Frozen, Briefly

The train halts. Beside the platform, a young mother holds her daughter’s hand. The girl is dressed in a red petticoat, the hood flapping carelessly across her back. One leg swings aimlessly – white cotton tights, gripped by a polka-dotted rain boot, greet onlookers with a clumsy hello. People scurry across the platform with brown paper bags, yellow plastic grocery bags, purses clutched against their sides, briefcases swinging purposefully, large duffel bags weighing down a lopsided shoulder.

The little girl hops on to the train. The mother follows absent-mindedly, responding only to the tug of a bright red mitten but not to her daughter’s voice. She grasps a yellow plastic grocery bag, filled to the brim and stretching thin with the weight of its contents. Her face and boots are worn, older than she is, with creases in all the familiar places. Her chapeau is young – slanted blue wool with a dash of feather on the side. Her hands seem to be the most comfortable part of her – calloused, ringless, tightly clutching the bag. A pale blue watch across her wrist – she glances at it but does not react, as if time will not make the difference.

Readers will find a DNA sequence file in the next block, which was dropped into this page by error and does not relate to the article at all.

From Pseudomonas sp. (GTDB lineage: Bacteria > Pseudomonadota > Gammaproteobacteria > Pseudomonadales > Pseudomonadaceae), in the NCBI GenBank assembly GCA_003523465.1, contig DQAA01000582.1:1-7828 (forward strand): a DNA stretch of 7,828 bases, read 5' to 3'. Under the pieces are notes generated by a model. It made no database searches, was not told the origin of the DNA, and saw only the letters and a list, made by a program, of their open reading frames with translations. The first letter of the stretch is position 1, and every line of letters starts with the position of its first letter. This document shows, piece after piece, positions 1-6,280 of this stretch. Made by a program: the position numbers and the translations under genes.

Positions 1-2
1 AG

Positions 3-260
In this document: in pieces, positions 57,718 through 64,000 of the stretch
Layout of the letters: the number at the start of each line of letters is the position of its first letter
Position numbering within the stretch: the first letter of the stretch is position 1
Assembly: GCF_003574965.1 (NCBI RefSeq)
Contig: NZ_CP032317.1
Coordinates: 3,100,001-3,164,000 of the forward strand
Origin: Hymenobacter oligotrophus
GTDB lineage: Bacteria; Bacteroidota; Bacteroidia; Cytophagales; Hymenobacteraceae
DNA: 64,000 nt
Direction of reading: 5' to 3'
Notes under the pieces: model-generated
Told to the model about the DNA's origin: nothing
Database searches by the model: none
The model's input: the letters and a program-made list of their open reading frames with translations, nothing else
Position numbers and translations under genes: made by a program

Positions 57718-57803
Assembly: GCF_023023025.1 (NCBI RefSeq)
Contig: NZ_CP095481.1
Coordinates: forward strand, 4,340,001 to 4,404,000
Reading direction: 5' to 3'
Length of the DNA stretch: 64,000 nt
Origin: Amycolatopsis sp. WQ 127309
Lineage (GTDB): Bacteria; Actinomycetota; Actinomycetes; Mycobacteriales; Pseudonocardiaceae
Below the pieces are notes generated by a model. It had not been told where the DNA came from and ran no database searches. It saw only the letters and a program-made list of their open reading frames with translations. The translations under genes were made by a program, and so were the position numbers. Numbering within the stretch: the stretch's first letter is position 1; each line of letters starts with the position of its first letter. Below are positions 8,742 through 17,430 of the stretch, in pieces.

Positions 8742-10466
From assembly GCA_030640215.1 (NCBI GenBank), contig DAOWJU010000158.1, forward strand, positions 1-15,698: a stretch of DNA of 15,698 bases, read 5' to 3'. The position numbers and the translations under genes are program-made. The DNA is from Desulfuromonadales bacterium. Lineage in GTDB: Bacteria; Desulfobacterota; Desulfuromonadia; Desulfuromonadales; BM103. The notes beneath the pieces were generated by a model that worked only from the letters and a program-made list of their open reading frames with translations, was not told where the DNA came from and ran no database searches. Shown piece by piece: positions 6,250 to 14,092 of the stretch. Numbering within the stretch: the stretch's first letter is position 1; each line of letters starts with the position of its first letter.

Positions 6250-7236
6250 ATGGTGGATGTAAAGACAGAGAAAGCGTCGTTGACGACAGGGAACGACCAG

The little girl – bright red bow in a bouncing cascade of blond pony tail. She hums to herself, tilts her head in different directions, almost upside down. A man in one of the nearby seats glances at her with half-interest, eyes almost but not quite lit, considers smiling – but refrains. The lines of his mouth barely curve upwards. The little girl continues on, twisting her head all the way around towards her back, her chin nudging against the edge of her hood.

The mother looks straight ahead, a steady, tired gaze, as pipes and darkness flash by the windows. What is this world made of, after all? She wonders. The measured hesitation of a stranger. One polka-dot rain boot hovering on a platform edge.

More than ever, the bags we heave as the muscles of our arms reach pure exhaustion. As the world flies by, we clutch them tighter.


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